• Journal of Internet Computing and Services
    ISSN 2287 - 1136(Online) / ISSN 1598 - 0170 (Print)
    http://jics.or.kr/

Implementation of integrated monitoring system for trace and path prediction of infectious disease


Eungyeong Kim, Seok Lee, Young Tae Byun, Hyuk-Jae Lee, Taikjin Lee, Journal of Internet Computing and Services, Vol. 14, No. 5, pp. 69-76, Oct. 2013
10.7472/jksii.2013.14.5.69, Full Text:
Keywords: infectious disease, mathematical model, SIR model, influenza A, path prediction

Abstract

The incidence of globally infectious and pathogenic diseases such as H1N1 (swine flu) and Avian Influenza (AI) has recently increased. An infectious disease is a pathogen-caused disease, which can be passed from the infected person to the susceptible host. Pathogens of infectious diseases, which are bacillus, spirochaeta, rickettsia, virus, fungus, and parasite, etc., cause various symptoms such as respiratory disease, gastrointestinal disease, liver disease, and acute febrile illness. They can be spread through various means such as food, water, insect, breathing and contact with other persons. Recently, most countries around the world use a mathematical model to predict and prepare for the spread of infectious diseases. In a modern society, however, infectious diseases are spread in a fast and complicated manner because of rapid development of transportation (both ground and underground). Therefore, we do not have enough time to predict the fast spreading and complicated infectious diseases. Therefore, new system, which can prevent the spread of infectious diseases by predicting its pathway, needs to be developed. In this study, to solve this kind of problem, an integrated monitoring system, which can track and predict the pathway of infectious diseases for its realtime monitoring and control, is developed. This system is implemented based on the conventional mathematical model called by 'Susceptible-Infectious-Recovered (SIR) Model.' The proposed model has characteristics that both inter- and intra-city modes of transportation to express interpersonal contact (i.e., migration flow) are considered. They include the means of transportation such as bus, train, car and airplane. Also, modified real data according to the geographical characteristics of Korea are employed to reflect realistic circumstances of possible disease spreading in Korea. We can predict where and when vaccination needs to be performed by parameters control in this model. The simulation includes several assumptions and scenarios. Using the data of Statistics Korea, five major cities, which are assumed to have the most population migration have been chosen; Seoul, Incheon (Incheon International Airport), Gangneung, Pyeongchang and Wonju. It was assumed that the cities were connected in one network, and infectious disease was spread through denoted transportation methods only. In terms of traffic volume, daily traffic volume was obtained from Korean Statistical Information Service (KOSIS). In addition, the population of each city was acquired from Statistics Korea. Moreover, data on H1N1 (swine flu) were provided by Korea Centers for Disease Control and Prevention, and air transport statistics were obtained from Aeronautical Information Portal System. As mentioned above, daily traffic volume, population statistics, H1N1 (swine flu) and air transport statistics data have been adjusted in consideration of the current conditions in Korea and several realistic assumptions and scenarios. Three scenarios (occurrence of H1N1 in Incheon International Airport, not-vaccinated in all cities and vaccinated in Seoul and Pyeongchang respectively) were simulated, and the number of days taken for the number of the infected to reach its peak and proportion of Infectious (I) were compared. According to the simulation, the number of days was the fastest in Seoul with 37 days and the slowest in Pyeongchang with 43 days when vaccination was not considered. In terms of the proportion of I, Seoul was the highest while Pyeongchang was the lowest. When they were vaccinated in Seoul, the number of days taken for the number of the infected to reach at its peak was the fastest in Seoul with 37 days and the slowest in Pyeongchang with 43 days. In terms of the proportion of I, Gangneung was the highest while Pyeongchang was the lowest. When they were vaccinated in Pyeongchang, the number of days was the fastest in Seoul with 37 days and the slowest in Pyeongchang with 43 days. In terms of the proportion of I, Gangneung was the highest while Pyeongchang was the lowest. Based on the results above, it has been confirmed that H1N1, upon the first occurrence, is proportionally spread by the traffic volume in each city. Because the infection pathway is different by the traffic volume in each city, therefore, it is possible to come up with a preventive measurement against infectious disease by tracking and predicting its pathway through the analysis of traffic volume.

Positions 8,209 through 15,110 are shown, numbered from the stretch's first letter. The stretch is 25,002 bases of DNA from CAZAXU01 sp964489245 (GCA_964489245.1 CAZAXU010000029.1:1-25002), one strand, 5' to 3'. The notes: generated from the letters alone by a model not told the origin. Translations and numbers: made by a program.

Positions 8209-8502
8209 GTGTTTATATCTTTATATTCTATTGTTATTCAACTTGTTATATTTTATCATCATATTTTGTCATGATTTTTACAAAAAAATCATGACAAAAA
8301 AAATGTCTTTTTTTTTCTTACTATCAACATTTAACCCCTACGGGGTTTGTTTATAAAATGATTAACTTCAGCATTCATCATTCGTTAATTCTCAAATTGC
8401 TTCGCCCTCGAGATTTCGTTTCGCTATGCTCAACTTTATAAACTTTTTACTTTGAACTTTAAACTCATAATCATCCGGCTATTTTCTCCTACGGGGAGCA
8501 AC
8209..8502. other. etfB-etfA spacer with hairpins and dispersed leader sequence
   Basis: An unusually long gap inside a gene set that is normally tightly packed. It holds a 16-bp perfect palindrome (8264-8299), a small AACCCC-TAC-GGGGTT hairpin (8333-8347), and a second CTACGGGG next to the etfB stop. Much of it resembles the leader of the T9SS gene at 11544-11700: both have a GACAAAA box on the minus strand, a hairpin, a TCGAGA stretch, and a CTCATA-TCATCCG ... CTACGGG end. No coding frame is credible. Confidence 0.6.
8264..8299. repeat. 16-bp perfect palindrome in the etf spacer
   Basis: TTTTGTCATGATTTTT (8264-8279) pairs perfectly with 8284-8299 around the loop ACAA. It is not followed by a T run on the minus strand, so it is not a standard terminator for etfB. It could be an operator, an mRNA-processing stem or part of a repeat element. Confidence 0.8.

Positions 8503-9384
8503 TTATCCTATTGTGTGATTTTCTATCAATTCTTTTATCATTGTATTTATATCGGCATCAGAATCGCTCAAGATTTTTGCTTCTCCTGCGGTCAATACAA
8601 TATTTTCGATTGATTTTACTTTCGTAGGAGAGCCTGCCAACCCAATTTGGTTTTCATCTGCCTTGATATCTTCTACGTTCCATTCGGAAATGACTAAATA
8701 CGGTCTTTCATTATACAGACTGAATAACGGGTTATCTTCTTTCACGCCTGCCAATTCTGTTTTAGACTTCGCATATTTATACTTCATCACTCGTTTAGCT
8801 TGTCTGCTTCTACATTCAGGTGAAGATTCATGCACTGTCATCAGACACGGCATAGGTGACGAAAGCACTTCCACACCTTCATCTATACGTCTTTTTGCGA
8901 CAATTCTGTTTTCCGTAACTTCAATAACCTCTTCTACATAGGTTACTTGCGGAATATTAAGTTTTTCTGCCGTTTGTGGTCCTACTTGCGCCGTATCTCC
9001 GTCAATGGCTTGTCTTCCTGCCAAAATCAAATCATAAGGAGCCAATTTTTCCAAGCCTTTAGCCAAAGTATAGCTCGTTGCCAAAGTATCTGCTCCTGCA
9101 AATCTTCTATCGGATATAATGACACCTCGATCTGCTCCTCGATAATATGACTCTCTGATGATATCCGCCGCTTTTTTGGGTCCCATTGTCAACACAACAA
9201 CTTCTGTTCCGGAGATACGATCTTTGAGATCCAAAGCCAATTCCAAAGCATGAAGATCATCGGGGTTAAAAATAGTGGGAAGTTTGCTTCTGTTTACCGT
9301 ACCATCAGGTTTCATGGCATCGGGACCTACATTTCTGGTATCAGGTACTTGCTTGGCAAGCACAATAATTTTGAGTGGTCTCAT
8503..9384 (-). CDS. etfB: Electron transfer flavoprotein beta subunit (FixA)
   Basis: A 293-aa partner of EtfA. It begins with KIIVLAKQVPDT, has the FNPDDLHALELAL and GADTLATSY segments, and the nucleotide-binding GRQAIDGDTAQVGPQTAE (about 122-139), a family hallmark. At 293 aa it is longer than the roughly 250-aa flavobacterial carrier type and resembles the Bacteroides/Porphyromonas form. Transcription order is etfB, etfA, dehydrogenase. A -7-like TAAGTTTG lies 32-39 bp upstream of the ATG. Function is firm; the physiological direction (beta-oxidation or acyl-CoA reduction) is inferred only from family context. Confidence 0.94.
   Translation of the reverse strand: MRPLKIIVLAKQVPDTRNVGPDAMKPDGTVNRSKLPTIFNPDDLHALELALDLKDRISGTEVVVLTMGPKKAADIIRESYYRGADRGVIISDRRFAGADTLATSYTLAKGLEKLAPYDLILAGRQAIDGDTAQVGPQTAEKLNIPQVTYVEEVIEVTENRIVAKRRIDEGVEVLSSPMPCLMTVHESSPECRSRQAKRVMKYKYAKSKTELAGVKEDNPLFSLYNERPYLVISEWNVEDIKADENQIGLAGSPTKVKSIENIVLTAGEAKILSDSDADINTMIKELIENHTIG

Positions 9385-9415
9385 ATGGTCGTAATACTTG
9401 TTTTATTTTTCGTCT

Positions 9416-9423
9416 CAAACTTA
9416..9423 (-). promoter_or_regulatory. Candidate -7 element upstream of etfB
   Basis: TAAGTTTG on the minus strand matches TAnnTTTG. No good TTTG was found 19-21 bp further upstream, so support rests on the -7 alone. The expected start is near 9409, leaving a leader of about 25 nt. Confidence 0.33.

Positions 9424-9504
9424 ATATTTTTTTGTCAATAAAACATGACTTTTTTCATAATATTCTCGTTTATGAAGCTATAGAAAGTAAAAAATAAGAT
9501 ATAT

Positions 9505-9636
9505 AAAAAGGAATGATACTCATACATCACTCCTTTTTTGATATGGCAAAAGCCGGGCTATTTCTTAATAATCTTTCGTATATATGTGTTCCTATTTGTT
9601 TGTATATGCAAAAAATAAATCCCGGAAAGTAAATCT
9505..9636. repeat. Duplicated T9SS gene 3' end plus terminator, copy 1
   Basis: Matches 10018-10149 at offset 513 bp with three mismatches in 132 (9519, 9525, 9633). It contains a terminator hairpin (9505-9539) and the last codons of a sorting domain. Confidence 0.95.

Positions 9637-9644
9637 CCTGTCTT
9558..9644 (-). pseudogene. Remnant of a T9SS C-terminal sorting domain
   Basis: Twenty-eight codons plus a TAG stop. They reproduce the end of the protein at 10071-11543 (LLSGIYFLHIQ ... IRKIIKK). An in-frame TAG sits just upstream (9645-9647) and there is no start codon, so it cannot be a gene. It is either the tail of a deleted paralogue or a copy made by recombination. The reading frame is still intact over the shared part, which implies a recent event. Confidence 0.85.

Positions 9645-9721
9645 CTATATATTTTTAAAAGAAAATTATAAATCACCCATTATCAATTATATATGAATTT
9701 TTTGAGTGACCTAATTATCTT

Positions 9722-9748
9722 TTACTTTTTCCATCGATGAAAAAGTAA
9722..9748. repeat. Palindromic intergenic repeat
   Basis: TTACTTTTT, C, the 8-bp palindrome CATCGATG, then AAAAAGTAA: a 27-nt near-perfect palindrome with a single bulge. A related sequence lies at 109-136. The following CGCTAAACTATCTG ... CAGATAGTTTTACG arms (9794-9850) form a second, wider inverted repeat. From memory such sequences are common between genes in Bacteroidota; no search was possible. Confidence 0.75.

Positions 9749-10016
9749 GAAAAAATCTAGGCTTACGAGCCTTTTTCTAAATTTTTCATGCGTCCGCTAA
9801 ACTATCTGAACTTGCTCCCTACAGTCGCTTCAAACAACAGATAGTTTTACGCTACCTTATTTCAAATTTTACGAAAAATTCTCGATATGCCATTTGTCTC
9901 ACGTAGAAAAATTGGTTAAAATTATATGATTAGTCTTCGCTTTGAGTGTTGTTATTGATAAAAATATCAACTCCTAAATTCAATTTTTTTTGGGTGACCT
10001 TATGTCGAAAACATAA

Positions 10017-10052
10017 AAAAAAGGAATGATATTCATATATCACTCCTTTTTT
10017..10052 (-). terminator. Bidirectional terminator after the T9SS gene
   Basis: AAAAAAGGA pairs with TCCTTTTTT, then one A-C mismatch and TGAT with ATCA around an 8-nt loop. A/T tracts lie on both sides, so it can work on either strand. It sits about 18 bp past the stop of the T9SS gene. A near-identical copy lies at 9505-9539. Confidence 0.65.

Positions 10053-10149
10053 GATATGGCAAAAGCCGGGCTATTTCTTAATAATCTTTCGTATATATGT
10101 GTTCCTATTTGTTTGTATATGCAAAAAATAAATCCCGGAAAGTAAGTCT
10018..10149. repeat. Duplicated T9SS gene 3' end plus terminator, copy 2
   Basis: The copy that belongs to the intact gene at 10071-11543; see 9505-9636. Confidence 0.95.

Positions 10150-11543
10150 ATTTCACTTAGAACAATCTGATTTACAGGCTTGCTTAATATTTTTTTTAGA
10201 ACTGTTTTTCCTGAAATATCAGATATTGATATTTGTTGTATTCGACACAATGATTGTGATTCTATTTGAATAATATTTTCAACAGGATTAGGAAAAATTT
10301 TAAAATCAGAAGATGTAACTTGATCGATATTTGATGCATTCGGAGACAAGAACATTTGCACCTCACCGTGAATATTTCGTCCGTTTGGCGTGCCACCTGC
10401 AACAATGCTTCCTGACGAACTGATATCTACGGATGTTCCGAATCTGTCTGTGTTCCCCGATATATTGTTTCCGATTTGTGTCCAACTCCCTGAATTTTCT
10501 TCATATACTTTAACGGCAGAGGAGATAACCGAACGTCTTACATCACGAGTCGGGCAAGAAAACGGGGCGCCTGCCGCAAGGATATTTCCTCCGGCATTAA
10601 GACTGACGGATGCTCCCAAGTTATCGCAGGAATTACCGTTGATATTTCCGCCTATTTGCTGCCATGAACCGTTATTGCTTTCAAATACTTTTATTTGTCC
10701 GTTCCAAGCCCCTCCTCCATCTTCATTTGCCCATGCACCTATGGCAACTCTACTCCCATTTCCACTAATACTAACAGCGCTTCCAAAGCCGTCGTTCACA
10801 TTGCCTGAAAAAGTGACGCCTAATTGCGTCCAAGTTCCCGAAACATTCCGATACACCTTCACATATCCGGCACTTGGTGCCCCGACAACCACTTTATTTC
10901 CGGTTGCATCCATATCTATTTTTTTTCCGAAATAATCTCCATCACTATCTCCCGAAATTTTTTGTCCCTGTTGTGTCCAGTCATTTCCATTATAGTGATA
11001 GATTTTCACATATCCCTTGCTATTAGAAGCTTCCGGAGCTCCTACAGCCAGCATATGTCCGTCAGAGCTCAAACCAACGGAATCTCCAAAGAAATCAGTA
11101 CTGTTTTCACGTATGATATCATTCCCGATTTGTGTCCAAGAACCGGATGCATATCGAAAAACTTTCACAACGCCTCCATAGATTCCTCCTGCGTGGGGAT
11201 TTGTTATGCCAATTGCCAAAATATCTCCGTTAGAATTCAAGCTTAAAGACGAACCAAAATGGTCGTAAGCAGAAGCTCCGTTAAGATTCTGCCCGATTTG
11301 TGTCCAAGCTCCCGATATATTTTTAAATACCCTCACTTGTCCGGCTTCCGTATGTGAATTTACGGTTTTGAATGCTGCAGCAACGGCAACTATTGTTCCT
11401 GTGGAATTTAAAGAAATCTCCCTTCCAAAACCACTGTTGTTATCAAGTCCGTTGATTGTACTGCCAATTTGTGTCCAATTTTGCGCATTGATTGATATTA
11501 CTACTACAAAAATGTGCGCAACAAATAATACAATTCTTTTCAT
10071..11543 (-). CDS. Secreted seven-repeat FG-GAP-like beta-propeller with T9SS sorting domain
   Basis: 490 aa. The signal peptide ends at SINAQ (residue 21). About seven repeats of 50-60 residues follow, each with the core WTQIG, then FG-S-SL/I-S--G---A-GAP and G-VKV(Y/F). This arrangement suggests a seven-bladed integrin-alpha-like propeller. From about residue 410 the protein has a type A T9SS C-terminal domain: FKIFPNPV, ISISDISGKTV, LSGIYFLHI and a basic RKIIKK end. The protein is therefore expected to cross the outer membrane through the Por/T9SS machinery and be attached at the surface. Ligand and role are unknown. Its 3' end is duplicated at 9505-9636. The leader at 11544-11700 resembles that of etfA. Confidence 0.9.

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Cite this article
[APA Style]
Eungyeong Kim, Seok Lee, Young Tae Byun, Hyuk-Jae Lee, & Taikjin Lee (2013). Implementation of integrated monitoring system for trace and path prediction of infectious disease. Journal of Internet Computing and Services, 14(5), 69-76. DOI: 10.7472/jksii.2013.14.5.69.

[IEEE Style]
E. Kim, S. Lee, Y. T. Byun, H. Lee and T. Lee, "Implementation of integrated monitoring system for trace and path prediction of infectious disease," Journal of Internet Computing and Services, vol. 14, no. 5, pp. 69-76, 2013. DOI: 10.7472/jksii.2013.14.5.69.

[ACM Style]
Eungyeong Kim, Seok Lee, Young Tae Byun, Hyuk-Jae Lee, and Taikjin Lee. 2013. Implementation of integrated monitoring system for trace and path prediction of infectious disease. Journal of Internet Computing and Services, 14, 5, (2013), 69-76. DOI: 10.7472/jksii.2013.14.5.69.